Temperature jump

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The temperature jump method is a technique used in chemical kinetics for the measurement of very rapid reaction rates. It is one of a class of relaxation methods pioneered by the German physical chemist Manfred Eigen in the 1950's. In these methods, a reacting system initially at equilibrium is perturbed rapidly and then observed as it relaxes back to equilibrium.[1][2][3] In the case of temperature jump, the perturbation involves rapid heating which changes the value of the equilibrium constant, followed by relaxation to equilibrium at the new temperature.

The heating usually involves discharging of a capacitor (in the kV range) through a small volume (< 1 mL) of a conducting solution containing the molecule/reaction to be studied. In some versions of the apparatus used, the solution is heated instead by the output of a pulsed laser which emits in the near infra-red. When laser heating is employed, the solution need not be conducting. In both cases, the temperature of the solution is caused to rise by a small amount in microseconds (or less in the case of laser heating). This allows the study of the shift in equilibrium of reactions that equilibrate in milliseconds (or microseconds with laser temperature jump), these changes most commonly being observed using absorption spectroscopy or fluorescence spectroscopy. Due to the small volumes involved the temperature of the solution returns to that of its surroundings in minutes.[4]

The fractional extent of the reaction (i.e. the percentage change in concentration of a measurable species) depends on the molar enthalpy change (ΔH°) between the reactants and products and the equilibrium position. If K is the equilibrium constant and dT is the change in temperature then the enthalpy change is given by the Van 't Hoff equation:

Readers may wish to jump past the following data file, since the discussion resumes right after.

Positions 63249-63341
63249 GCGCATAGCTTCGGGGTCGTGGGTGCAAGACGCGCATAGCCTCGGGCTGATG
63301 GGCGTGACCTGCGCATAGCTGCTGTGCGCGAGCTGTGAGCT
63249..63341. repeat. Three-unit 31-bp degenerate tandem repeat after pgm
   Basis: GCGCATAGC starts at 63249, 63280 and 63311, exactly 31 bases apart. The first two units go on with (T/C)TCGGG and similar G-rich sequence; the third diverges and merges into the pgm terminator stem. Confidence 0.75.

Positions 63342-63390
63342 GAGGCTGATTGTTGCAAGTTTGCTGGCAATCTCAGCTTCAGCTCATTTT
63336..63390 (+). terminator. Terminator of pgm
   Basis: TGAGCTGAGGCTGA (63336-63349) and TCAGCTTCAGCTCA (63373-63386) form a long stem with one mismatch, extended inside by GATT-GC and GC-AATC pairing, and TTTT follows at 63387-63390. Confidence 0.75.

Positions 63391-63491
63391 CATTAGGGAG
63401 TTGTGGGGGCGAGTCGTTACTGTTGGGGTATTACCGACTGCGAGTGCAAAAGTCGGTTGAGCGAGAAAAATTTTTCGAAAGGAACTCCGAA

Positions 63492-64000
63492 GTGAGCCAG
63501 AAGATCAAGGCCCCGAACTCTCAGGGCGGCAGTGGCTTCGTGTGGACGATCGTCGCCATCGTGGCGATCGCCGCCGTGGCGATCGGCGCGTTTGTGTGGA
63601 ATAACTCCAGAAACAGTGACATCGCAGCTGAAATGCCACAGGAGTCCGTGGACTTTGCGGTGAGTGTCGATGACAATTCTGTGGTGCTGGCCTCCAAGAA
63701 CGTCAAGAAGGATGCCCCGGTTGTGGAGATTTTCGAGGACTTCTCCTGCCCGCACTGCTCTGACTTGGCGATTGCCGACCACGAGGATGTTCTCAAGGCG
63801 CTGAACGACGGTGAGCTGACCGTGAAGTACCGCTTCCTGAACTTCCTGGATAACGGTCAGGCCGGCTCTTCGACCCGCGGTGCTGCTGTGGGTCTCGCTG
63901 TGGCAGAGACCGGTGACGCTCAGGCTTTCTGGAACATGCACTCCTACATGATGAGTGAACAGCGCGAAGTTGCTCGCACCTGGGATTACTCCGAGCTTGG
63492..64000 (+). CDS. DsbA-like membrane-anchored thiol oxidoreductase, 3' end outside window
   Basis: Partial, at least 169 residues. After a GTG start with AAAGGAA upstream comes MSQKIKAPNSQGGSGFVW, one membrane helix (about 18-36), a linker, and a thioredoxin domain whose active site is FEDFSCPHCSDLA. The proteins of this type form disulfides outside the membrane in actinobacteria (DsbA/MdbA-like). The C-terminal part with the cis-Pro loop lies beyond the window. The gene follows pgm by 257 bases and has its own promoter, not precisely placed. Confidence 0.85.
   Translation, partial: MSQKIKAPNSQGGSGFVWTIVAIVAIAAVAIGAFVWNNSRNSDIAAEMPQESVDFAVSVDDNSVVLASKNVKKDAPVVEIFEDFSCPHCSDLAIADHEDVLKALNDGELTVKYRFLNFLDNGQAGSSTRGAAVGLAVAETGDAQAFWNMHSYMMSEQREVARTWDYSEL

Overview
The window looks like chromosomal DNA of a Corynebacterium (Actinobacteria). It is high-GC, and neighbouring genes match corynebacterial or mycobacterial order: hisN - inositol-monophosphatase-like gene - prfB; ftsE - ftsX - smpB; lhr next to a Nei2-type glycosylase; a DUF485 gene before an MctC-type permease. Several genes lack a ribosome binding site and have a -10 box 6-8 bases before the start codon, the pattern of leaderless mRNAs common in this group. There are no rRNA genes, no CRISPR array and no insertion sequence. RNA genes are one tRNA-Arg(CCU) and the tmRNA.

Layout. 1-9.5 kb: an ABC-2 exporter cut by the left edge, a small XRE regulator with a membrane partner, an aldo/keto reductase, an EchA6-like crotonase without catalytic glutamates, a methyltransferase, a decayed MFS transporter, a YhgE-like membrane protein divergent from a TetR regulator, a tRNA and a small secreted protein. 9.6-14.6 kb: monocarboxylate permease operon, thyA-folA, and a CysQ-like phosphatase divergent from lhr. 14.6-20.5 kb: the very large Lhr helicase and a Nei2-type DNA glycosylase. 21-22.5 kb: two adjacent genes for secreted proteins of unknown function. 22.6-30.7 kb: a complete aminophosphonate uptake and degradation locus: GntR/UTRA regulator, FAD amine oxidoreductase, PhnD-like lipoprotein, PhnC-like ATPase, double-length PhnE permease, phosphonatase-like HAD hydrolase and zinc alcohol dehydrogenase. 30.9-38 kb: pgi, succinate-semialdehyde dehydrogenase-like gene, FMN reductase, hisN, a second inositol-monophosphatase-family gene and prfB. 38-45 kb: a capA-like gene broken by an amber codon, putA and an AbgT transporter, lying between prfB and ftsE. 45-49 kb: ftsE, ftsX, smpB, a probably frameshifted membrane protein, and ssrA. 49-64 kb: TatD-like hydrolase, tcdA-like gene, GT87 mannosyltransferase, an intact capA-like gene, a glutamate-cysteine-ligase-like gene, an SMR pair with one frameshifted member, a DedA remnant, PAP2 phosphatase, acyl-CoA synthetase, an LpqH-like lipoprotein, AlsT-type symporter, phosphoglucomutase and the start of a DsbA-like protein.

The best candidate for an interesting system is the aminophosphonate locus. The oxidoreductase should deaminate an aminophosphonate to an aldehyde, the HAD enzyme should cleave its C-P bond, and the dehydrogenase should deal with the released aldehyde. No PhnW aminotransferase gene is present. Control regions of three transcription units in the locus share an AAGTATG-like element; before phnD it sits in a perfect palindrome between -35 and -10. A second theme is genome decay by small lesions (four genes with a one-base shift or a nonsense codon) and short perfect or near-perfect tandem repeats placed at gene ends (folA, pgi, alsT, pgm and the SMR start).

{\Delta H^o} = {RT^2}.\frac{d \ln K}{dT}

where R is the universal gas constant and T is the absolute temperature. When a single step in a reaction is perturbed in a temperature jump experiment, the reaction follows a single exponential decay function with the reciprocal time constant (1/τ) equal to the sum of the forward and reverse intrinsic rate constants. In more complex reaction networks, when multiple reaction steps are perturbed, then the reciprocal time constants are given by the eigenvalues of the characteristic rate equations. The ability to observe intermediate steps in a reaction pathway is one of the attractive features of this technology.[5]


  1. ^ Laidler K.J. and Meiser J.H., Physical Chemistry (Benjamin/Cummings 1982) p.362, ISBN 0-8053-5682-7
  2. ^ Atkins P. and de Paula J. Atkins' Physical Chemistry (8th ed., W.H.Freeman 2006) p.805, ISBN 0-7167-8759-8
  3. ^ Steinfeld J.I., Francisco J.S. and Hase W.L., Chemical Kinetics and Dynamics (2nd ed., Prentice-Hall 1998) p.140, ISBN 0-13-737123-2
  4. ^ Daniel L. Purich, R. Donald Allison (1999). Handbook of biochemical kinetics. Academic Press. ISBN 0-12-568048-1. 
  5. ^ Urbanke, C; Wray, J. (2001). "A fluorescence temperature-jump study of conformational transitions in myosin subfragment 1". Biochemical Journal 358 (Pt 1): 165–173. doi:10.1042/0264-6021:3580165. PMC 1222044. PMID 11485564.